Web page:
Strawberries and champagne, white wine and fish, red wine and beef, we’ve all heard the basics about wine pairings. If things around the dinner table have gotten a little ho-hum, it might be time to branch out. These days, the availability of versatile wine is staggering. With online wine shops offering free shipping, it seems almost any bottle is within reach. Even discovering a favourite wine while on vacation can lead to your new table wine.
With that in mind, consider trying one of these more unique food and wine pairings.
Red Wine: When it comes to red wines, most people are looking for a smooth wine with rich flavour. Look no further than an Italian Primitivo (a.k.a. Zinfandel), one of Italy’s finest varieties. The Pillastro Primitivo 2010 is an especially delicious and affordable choice, highly rated among wine drinkers. The oak aging gives this wine spice and vanilla flavours, with fruity raspberry and spiced plum aromas. Pair your Primitivo with a hearty game stew, or a pasta dish (like lasagna) with a full-bodied tomato sauce. For a creative twist, experiment with different meats in your lasagna, beyond beef and veal. You can also try Primitivo with barbecued and grilled meats. For cheese pairings, go with Asiago, Gouda or goat cheese.
White Wine: If you like Sauvignon Blanc, you’ll love Verdelho. This wine is native to Portugal, but has become a popular table wine in Australia. It’s zesty and fresh, with vibrant fruit flavours. The Warburn Estate Verdelho 2010 is a reasonably-priced Australian variety that’s sure to please. Verdelho is a great pick when you want spicier food, like Asian or Thai, or lemon-seasoned fish. For something a little simpler, Verdelho pairs wonderfully with chicken dishes. You can also serve to guests on its own when they arrive, or better yet, with some freshly shucked oysters.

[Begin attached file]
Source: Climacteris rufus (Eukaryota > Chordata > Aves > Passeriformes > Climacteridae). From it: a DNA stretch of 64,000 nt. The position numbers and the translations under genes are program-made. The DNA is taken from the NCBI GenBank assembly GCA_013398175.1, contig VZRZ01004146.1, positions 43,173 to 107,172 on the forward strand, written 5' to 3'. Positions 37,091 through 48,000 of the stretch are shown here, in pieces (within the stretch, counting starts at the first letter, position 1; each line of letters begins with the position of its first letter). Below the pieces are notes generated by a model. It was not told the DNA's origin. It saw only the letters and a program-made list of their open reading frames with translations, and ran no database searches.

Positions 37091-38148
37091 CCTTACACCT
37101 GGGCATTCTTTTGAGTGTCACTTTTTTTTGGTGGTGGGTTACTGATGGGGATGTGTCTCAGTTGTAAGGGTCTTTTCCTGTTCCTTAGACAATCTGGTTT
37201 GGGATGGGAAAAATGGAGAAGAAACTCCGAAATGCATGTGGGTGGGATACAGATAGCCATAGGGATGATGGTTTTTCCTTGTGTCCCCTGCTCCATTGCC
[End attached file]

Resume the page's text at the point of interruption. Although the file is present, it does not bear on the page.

Champagne: Champagne is usually a safe bet for any celebration, from the beginning of the night, all the way through to the end. Some folks are even pairing it with popcorn! Serve champagne with rich, buttery desserts and they’ll balance each other out perfectly, or stick to seafood like shrimp and shellfish. Laithwaite’s recommends the Jean-Noël Haton Brut Classic Blanc de Noirs NV. This champagne is half Pinot Noir, half Meunier (hence Blanc de Noirs classification). They hand-select the grapes from the family’s vineyards in Damery, and age this Brut Classic on its lees for 18 months. The result is deep body and extra complexity, with fine bubbles and freshness.